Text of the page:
I'm disappointed that the idyllic and utopian model of everyone being able to communicate with everyone else and do what they want to do will be - what is the right word? Inhibited is the wrong word, because it sounds too widespread - maybe variable is the best way of saying it. End-to-end connectivity will vary depending on location.

Q: How has your original design weathered the test of time?

A: Everything has expanded by a factor of a million since we turned it on in 1973. The number of machines on the network, the speeds of the network, the kind of memory capacity that's available, it's all 10 to the sixth.

I would say that there aren't too many systems that have been designed that can handle a millionfold scaling without completely collapsing. But that doesn't mean that it will continue to work that way.

Q: Is the ITU and its effort to take over governance a threat to an open Internet?

A: People complained about my nasty comment. I said that these dinosaurs don't know that they're dead yet, because it takes so long for the signal to traverse their long necks to get to their pea-sized brains. Some people were insulted by that. I was pleased. It's not at all clear to me that ITU's standards-making activities have kept up with need. The consequence of this is that they are less and less relevant.

Q: Beyond the mobile Internet and the Internet of things, what else do you see on the horizon?

A: There are a couple of things. One of them is related to measurement and monitoring. It gives us the ability to see trends and to see things that we might not see if we under-sample. That, plus being able to see large aggregates of what we hope is sufficiently anonymized information, can help us reveal states that we might not otherwise see.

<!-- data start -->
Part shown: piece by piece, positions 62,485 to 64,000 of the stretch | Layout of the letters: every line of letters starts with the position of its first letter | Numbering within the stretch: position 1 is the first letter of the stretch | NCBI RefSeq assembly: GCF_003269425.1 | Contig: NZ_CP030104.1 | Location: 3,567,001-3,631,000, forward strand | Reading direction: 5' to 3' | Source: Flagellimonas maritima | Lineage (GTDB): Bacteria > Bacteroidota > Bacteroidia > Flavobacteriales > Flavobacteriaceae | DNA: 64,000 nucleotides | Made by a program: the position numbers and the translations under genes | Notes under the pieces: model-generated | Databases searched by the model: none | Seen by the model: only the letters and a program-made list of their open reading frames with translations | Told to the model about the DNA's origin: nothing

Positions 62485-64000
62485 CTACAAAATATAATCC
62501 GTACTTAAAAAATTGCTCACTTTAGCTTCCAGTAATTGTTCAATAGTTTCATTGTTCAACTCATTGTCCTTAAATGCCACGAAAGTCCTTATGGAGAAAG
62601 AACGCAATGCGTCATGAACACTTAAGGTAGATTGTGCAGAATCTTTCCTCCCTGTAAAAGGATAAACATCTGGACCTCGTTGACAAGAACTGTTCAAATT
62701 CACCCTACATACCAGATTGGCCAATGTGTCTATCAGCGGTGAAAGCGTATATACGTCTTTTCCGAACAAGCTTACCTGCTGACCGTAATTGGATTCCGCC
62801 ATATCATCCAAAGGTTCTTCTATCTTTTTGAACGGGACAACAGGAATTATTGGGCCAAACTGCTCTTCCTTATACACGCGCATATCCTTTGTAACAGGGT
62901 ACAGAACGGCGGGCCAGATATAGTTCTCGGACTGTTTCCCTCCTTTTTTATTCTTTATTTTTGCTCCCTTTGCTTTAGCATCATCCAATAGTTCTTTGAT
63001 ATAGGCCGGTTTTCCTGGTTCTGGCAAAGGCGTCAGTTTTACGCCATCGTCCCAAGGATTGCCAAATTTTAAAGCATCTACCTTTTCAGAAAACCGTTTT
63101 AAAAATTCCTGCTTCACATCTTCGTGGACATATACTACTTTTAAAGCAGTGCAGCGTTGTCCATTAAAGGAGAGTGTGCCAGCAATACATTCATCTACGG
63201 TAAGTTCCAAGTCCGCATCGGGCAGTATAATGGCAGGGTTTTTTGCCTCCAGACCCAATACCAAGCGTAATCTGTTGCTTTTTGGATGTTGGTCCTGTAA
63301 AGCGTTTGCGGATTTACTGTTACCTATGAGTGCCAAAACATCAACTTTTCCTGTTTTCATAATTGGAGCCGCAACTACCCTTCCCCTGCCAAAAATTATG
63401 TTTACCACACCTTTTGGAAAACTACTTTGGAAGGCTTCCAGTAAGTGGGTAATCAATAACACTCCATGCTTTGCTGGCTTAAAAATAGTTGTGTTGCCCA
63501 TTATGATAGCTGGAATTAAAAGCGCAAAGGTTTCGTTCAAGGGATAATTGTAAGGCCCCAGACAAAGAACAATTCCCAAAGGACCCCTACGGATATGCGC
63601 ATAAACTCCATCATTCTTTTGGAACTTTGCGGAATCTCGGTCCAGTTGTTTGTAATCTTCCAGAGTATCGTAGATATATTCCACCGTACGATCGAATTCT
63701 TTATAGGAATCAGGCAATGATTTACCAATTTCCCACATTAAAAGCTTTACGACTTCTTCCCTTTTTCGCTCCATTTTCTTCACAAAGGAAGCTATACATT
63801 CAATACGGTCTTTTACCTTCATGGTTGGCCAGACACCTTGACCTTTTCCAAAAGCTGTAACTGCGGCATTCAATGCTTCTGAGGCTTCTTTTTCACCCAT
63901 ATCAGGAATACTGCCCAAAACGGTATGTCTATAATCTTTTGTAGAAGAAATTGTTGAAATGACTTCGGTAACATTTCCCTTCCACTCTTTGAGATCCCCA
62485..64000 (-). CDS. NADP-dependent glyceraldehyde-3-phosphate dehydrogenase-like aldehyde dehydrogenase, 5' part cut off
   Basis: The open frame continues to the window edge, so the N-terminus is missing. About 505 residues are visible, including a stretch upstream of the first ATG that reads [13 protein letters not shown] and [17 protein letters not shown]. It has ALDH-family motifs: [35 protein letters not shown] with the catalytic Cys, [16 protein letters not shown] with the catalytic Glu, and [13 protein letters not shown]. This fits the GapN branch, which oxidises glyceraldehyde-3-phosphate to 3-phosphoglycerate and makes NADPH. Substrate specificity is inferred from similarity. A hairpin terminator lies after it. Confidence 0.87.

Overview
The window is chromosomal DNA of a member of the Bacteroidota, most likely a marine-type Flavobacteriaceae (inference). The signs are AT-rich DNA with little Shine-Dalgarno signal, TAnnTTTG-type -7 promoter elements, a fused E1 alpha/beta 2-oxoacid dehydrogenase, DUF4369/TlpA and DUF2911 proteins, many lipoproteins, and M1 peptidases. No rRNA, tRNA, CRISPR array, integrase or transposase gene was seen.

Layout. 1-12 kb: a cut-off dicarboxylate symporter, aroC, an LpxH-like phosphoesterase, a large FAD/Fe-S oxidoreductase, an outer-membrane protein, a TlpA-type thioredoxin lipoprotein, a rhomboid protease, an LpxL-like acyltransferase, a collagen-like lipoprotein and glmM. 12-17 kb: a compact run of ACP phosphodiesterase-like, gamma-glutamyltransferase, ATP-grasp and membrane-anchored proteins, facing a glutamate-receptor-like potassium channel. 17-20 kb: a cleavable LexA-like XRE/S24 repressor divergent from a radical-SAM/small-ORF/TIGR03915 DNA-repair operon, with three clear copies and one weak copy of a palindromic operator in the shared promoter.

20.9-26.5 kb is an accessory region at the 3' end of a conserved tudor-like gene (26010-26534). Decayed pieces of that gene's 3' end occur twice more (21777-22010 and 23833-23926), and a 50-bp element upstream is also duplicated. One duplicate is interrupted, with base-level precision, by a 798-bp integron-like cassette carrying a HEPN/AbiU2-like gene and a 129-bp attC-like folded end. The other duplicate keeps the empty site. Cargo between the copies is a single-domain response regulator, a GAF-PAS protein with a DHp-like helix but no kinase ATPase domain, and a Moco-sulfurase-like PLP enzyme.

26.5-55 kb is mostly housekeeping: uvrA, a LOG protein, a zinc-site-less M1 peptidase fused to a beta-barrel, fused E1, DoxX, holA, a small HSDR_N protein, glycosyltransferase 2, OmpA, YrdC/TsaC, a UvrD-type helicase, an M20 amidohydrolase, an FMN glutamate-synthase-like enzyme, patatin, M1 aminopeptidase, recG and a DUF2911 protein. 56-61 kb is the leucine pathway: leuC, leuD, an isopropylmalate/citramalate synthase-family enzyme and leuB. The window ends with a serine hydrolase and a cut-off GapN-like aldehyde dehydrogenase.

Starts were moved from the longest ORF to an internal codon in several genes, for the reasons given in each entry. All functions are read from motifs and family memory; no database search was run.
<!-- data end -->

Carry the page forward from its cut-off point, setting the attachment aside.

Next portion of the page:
It is like being able to figure out flu trends. I think of it as a kind of sociological or a socioeconomic CT scan that is helping us to see the dynamics in the world in a way that we couldn't otherwise see. And of course it leads to all kinds of worries about privacy and the like.

THE ENGINEER

An official with DARPA from 1972 to 1985, Robert Kahn created the Corporation for National Research Initiatives, based in Reston, Va., in 1986. There he has focused on managing and distributing all of the world's digital content - as a nonproprietary Google. He has cooperated with the ITU on the development of new network standards.

Q: The Snowden affair raises a paradox. The Internet made it relatively easy for him to do what he did, and at the same time it enabled the dramatic increase in surveillance that alarmed him. How do you sort that out?

A: I would push back on that a little bit. You could say oxygen made it possible for him to do that, because without it he wouldn't be alive. Or his parents made it possible for him to do that.

Q: Does the scandal imply anything about the future of the Internet more generally?

A: You can't gaze in the crystal ball and see the future. What the Internet is going to be in the future is what society makes it. It will be what the businesses offer, it will be new products and services. It's the new ideas that show up that nobody thought of before.

Q: And looking further down the road?